AbstractThis paper explores why unreliable narration should be considered as a concept not only applying to single works of fiction, but also to whole series of fiction, and why impersonal (›omniscient‹) narration can also be suspected of unreliability. Some literary genres show a great affinity to unreliable narration. In fantastic literature (in the narrower sense of the term), for instance, the reader’s »hesitation« towards which reality system rules within the fictive world often is due to the narration of an autodiegetic narrator whose credibility is not beyond doubt. Detective stories, in contrast, are usually set in a purely realistic world (in conflict with no other reality system) and typically do not foster any doubts regarding the reliability of their narrators. The only unreliable narrators we frequently meet in most detective stories are suspects who, in second level narrations, tell lies in order to misdirect the detective’s enquiries. Their untruthfulness is usually being uncovered at the end of the story, in the final resolution of the criminalistics riddle (›Whodunnit‹?), as part of the genre-typical ›narrative closure‹.As the new genre of detective novels emerged at the turn from the 19th to the 20th century, its specific genre conventions got more and more well-established. This made it possible for writers to playfully change some of these readers’ genre expectations – in order to better fulfil others. Agatha Christie, for example, in 1926 dared to undermine the »principle of charity« (Walton) that readers give to the reliability of first person narrators in detective stories – especially when such a narrator shows himself as being a close friend to the detective at work, as it was the case with Sir Arthur Conan Doyle’s famous Dr. Watson, friend to Sherlock Holmes. Christie dared to break this principle by establishing a first-person narrator who, at the end, turns out to be the murderer himself. Thus, she evades the »principle of charity«, but is not being penalised by readers and critics for having broken this one genre convention because she achieves a very astonishing resolution at the end of the case and thus reaches to fulfil another and even more crucial genre convention, that of a surprising ›narrative closure‹, in a very new and satisfying way.Fantastic literature and detective novels are usually two clearly distinct genres of narrative fiction with partly incommensurate genre conventions. Whereas in fantastic literature (in the narrower sense of the term), two reality systems collide, leaving the reader in uncertainty about which one of the two finally rules within the fictive world, detective novels usually are settled in a ›simply realistic‹ universe. Taking a closer look at a contemporary series of detective fiction, that is, the Dublin stories of Tana French (2007–), I will turn to an example in which the genre convention of ›intraserial coherence‹ provides evidence for the unreliability of the different narrators – whereas with regard only to each single volume of the series, each narrator could be perceived as being completely reliable. As soon as we have several narrators telling stories that take place within the same fictive world, unreliable narration can result from inconsistencies between the statements of the different narrators about what is fictionally true within this universe.Additionally, the Tana French example is of special interest for narratology because in one of the volumes, an impersonal and seemingly omniscient narrator appears. Omniscient narration is usually being regarded as incompatible with unreliability, but, as Janine Jacke has already shown, in fact is not: Also impersonal narration can mire in contradictions and thus turn out to be unreliable. With regard to Tana French’s novel, I would add that it can also be mistrusted because the utterances of this narration can conflict with those of other narrators in other volumes of the same series. So in the light of serial narration, the old question of whether impersonal narration (or an omniscient narrator) can be unreliable at all should be reconsidered. In the case of narrative seriality, the evidence for ascribing unreliability to one of its alternating narrators need not be found in the particular sequel narrated by her/him but in other sequels narrating about events within the same story world. Once again, narrative unreliability turns out to be a category rather of interpretation than of pure text analysis and description.Again, Tana French like previously Agatha Christie is not being penalised by readers and critics for having broken this one genre convention of letting her detective stories take place in a purely ›realistic‹ universe because today, genre conventions are merging more and more. Tana French achieves an even more tempting ›narrative tension‹ by keeping her readers in continuous uncertainty about whether a little bit of magic might be possible in the otherwise so quotidian world of her fictive detectives. Thus, the author metafictionally (and, later also overtly) flirts with the genre of »urban fantasy«, practicing a typical postmodern merging of well-established, hitherto distinct popular genres.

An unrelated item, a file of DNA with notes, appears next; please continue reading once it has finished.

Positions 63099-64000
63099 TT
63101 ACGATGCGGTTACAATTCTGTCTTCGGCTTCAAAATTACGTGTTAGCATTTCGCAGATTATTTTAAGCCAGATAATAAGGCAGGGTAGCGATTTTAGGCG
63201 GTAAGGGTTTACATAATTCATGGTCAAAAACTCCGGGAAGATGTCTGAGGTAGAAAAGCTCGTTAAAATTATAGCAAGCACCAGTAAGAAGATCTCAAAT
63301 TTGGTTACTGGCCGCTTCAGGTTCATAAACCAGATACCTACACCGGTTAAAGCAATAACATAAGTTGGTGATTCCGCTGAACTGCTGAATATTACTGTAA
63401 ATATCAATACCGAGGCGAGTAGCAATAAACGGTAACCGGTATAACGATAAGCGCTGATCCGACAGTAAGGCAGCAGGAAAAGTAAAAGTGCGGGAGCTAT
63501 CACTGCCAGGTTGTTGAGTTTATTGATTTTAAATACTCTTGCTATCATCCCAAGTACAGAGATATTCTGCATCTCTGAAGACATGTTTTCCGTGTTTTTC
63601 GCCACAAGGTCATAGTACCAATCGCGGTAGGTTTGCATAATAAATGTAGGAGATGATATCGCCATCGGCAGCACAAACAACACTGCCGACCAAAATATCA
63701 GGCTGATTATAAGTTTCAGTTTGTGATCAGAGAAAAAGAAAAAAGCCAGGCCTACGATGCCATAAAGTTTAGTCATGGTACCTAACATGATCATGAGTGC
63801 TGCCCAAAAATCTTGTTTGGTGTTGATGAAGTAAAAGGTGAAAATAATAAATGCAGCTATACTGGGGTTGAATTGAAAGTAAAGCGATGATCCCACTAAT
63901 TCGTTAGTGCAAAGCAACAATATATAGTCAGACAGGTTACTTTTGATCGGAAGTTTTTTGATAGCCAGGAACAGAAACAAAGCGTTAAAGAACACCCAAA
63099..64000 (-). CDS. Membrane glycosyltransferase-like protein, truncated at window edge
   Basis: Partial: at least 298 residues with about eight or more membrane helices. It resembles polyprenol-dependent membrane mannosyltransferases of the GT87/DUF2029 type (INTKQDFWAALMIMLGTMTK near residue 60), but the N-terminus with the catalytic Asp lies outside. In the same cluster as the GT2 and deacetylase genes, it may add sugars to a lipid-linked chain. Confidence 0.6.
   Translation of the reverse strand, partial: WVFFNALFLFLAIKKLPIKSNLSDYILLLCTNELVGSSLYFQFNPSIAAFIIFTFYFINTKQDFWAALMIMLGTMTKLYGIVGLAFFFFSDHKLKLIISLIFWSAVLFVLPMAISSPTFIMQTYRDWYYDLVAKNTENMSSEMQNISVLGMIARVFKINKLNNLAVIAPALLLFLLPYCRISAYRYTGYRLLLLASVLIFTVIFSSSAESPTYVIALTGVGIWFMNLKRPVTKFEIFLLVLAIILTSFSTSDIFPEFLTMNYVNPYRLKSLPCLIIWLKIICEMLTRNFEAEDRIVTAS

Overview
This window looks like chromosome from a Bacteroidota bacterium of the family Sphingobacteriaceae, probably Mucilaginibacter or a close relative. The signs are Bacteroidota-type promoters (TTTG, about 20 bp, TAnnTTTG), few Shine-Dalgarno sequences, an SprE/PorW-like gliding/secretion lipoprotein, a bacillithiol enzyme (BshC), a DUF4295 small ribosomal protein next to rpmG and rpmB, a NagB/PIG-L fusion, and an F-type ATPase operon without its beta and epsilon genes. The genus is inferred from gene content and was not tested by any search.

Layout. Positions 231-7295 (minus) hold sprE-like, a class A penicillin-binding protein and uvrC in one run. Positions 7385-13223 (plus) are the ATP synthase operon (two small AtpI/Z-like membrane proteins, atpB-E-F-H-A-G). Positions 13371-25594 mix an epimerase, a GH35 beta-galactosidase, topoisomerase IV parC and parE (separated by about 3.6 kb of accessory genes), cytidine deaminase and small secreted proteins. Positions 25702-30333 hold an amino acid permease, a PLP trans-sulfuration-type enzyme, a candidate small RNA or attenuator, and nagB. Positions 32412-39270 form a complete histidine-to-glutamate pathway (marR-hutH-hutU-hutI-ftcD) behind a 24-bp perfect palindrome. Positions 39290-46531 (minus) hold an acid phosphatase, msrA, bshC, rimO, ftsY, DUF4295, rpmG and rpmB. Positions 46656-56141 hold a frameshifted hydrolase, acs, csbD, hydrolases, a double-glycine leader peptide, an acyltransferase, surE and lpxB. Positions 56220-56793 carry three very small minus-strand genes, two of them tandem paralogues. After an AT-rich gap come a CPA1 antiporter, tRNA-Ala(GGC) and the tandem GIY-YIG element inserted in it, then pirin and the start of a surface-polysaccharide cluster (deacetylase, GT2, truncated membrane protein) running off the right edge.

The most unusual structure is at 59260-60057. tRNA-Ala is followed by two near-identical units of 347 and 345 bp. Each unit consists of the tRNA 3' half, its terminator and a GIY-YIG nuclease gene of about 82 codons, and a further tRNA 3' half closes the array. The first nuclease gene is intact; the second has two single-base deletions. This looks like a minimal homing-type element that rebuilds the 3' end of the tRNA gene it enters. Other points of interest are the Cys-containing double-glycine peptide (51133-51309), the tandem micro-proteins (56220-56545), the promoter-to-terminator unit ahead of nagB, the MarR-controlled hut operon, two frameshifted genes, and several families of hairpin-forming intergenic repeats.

Journal of Literary Theory – de Gruyter
Published: Mar 26, 2018
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